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Security and Privacy: Global Standards for Ethical Identity Management in Contemporary Liberal Democratic States

Preface


This study is principally concerned with the ethical dimensions of identity management technology – electronic surveillance, the mining of personal data, and profiling – in the context of transnational crime and global terrorism. The ethical challenge at the heart of this study is to establish an acceptable and sustainable equilibrium between two central moral values in contemporary liberal democracies, namely, security and privacy. Both values are essential to individual liberty but they come into conflict in times when civil order is threatened, as has been the case from late in the twentieth century, with the advent of global terrorism and transnational crime.

We seek to articulate legally sustainable, politically possible and technologically feasible global ethical standards1 for identity management technology and policies in liberal democracies in the contemporary global security context. Although the standards in question are to be understood as global ethical standards potentially to be adopted not only by the United States (US) but also by the European Union (EU), India, Australasia and other contemporary liberal democratic states, we take as our primary focus the tensions that have arisen between the US and the EU.

This tension provides a good example of the kinds of challenges involved in developing global standards. It is exemplified by the 2006 disclosure concerning the US government’s access to SWIFT transactions and the controversy that has followed it, as well as the earlier and ongoing controversy over the 2004 US–EU Passenger Names Records (PNR) agreement. It also makes itself known in the ongoing debate over national identity cards. The first two conflicts make it clear that, however difficult it may be to develop global standards for the management of personal data, such standards are needed and that every effort should be made to develop them or at least to implement procedures for addressing conflicts among them.

Naturally, authoritarian states do not share the liberal values underlying this project – values such as individual autonomy and privacy. Nevertheless, to the extent that such authoritarian states are evolving or are likely to evolve toward some form of liberal democracy, the results of this study will also be relevant to these states. Our purpose is to articulate standards and institutional initiatives that are sufficiently specific to determine – or at least substantially constrain – the requisite detailed security and privacy policies and prescriptions in national as well as international and transnational jurisdictions.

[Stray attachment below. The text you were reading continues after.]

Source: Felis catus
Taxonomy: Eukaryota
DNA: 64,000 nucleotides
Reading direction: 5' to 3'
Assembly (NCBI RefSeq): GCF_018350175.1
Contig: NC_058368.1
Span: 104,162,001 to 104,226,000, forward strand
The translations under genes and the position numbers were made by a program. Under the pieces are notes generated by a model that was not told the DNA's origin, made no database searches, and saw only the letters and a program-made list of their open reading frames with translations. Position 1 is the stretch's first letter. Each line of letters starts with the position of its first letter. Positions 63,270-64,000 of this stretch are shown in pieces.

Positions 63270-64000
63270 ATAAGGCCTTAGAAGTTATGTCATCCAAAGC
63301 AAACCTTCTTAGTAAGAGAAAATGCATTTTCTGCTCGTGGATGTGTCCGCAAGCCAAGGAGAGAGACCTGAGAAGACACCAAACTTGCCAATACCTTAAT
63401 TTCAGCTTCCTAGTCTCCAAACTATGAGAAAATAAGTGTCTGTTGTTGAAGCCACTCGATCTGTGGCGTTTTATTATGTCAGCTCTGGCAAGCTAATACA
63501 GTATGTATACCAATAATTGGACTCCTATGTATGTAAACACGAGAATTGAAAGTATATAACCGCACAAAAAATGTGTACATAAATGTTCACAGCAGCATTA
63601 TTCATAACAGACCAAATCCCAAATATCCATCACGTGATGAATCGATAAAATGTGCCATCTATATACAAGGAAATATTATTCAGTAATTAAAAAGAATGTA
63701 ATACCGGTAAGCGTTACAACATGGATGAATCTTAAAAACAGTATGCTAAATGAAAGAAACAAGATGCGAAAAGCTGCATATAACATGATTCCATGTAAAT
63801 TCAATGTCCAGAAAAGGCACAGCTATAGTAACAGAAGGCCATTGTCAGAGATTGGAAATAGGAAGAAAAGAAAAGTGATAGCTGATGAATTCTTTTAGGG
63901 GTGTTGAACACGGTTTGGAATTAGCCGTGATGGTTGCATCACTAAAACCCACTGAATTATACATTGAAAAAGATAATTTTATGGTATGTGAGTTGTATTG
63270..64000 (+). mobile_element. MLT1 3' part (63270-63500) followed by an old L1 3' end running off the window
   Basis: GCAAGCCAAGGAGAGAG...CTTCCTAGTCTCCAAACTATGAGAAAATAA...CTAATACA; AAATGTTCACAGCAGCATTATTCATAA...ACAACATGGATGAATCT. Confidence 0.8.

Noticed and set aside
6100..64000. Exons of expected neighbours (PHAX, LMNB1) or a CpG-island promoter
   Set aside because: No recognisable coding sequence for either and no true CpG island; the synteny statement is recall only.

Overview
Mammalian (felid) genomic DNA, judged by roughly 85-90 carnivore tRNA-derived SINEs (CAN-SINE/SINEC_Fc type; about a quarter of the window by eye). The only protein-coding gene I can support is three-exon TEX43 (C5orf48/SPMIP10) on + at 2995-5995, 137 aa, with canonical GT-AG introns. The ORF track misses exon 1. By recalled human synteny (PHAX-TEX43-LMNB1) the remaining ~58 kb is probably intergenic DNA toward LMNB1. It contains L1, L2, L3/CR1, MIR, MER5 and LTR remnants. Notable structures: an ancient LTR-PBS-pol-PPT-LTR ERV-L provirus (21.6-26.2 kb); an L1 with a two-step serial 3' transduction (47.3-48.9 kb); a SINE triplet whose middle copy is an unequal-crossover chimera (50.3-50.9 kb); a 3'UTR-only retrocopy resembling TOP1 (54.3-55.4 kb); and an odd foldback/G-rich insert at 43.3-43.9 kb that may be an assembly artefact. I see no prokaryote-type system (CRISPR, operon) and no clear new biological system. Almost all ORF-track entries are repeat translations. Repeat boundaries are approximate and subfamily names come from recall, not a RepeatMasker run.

The project distinguishes itself from other work in this field in two major respects. Firstly, the multi-disciplinary team of experts brought together for this project has enabled the integration of: (a) ethical principles, (b) national and international legal considerations, (c) effective law enforcement practices, (d) oversight and accountability concerns and (e) knowledge of existing and emerging technology, such as database mining and knowledge discovery technology, in the development of a framework of determinate and feasible ethical standards for identity management technology in the global security context.

Secondly, the study has drawn on an international team of experts and focuses on common international standards and solutions, as befits the trans-jurisdictional and transnational nature of the problems to be addressed. Specifically, the project involves not only US personnel and institutions but also EU, Indian, and Australasian expertise.

1 Gijs de Vries, “Terrorism, Islam and Democracy”, EurActiv.com, March 4, 2005, at: http://www.euractiv.com/en/security/gijs-vries-terrorism-islam-democracy/article-136245.


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